Many litigants arrange for agreements or protective orders that obligate all parties to return privileged documents that are “inadvertently produced” during document productions. Although such arrangements probably do not protect a producing party from a waiver argument asserted by a non-signatory, many litigants think that these arrangements take most of the worry out of document productions.
However, one court analyzing the accidental production of documents under such a protective order read the language literally, and assessed whether the accidental production was truly “inadvertent.” In VLT, Inc. v. Lucent Technologies, Inc., No. 00-11049-PBS, 2003 U.S. Dist. LEXIS 723, at *7 (D. Mass. Jan 21, 2003), the court found that some of the mistakes were “grossly negligent” (not “inadvertent”) and therefore outside the protective order’s non-waiver provision. The court warned that litigants “should specify precisely the kinds of conduct covered” by any non-waiver provision. To make matters worse, the court found that the accidental production of some documents created a subject matter waiver.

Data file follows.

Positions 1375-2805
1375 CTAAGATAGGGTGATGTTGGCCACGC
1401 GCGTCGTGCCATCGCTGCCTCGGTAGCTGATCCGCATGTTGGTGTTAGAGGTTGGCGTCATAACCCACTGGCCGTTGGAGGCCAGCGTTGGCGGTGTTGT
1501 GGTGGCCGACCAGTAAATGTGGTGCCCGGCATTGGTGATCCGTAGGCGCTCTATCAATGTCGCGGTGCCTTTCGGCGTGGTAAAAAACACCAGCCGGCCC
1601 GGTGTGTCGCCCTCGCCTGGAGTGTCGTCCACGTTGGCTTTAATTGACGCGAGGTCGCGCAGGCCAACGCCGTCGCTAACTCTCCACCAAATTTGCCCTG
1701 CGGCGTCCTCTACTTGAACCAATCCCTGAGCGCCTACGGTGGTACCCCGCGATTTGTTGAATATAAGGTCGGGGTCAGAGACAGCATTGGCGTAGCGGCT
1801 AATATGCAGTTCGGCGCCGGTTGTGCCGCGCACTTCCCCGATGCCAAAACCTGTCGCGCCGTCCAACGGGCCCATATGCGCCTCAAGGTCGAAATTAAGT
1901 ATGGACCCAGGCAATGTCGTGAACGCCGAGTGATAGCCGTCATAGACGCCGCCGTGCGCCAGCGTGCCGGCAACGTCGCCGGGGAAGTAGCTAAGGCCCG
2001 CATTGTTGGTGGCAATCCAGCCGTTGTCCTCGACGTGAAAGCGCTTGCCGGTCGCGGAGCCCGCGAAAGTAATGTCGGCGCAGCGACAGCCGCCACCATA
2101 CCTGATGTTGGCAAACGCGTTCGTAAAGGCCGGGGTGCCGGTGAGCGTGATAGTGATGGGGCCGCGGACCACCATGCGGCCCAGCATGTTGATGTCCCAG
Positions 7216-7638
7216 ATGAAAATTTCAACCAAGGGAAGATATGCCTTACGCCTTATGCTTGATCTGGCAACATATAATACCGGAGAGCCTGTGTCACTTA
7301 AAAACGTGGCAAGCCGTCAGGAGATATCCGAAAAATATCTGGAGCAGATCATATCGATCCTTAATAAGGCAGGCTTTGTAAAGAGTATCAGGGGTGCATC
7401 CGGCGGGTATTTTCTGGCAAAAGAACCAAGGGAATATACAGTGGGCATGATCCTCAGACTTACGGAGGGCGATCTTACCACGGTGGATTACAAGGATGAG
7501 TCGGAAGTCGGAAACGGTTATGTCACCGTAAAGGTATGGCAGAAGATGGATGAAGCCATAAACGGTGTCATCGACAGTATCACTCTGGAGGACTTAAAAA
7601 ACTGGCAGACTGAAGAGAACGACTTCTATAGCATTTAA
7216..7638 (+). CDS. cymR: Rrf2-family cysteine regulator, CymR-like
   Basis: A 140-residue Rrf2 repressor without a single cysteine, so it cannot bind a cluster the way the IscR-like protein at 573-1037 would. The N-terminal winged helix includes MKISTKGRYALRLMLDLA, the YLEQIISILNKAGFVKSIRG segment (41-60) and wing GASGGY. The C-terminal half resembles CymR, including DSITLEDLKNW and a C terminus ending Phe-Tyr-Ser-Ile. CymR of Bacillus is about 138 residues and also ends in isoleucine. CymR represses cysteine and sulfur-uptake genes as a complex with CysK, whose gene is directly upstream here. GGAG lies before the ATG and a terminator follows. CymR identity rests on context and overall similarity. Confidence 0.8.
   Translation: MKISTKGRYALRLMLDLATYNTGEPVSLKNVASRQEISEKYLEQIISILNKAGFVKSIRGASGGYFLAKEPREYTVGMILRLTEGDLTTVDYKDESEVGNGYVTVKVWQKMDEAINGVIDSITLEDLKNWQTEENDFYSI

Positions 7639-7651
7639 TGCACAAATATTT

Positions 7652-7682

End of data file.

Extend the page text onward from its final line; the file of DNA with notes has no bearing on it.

Litigants should carefully craft non-waiver agreements in light of this harsh new case.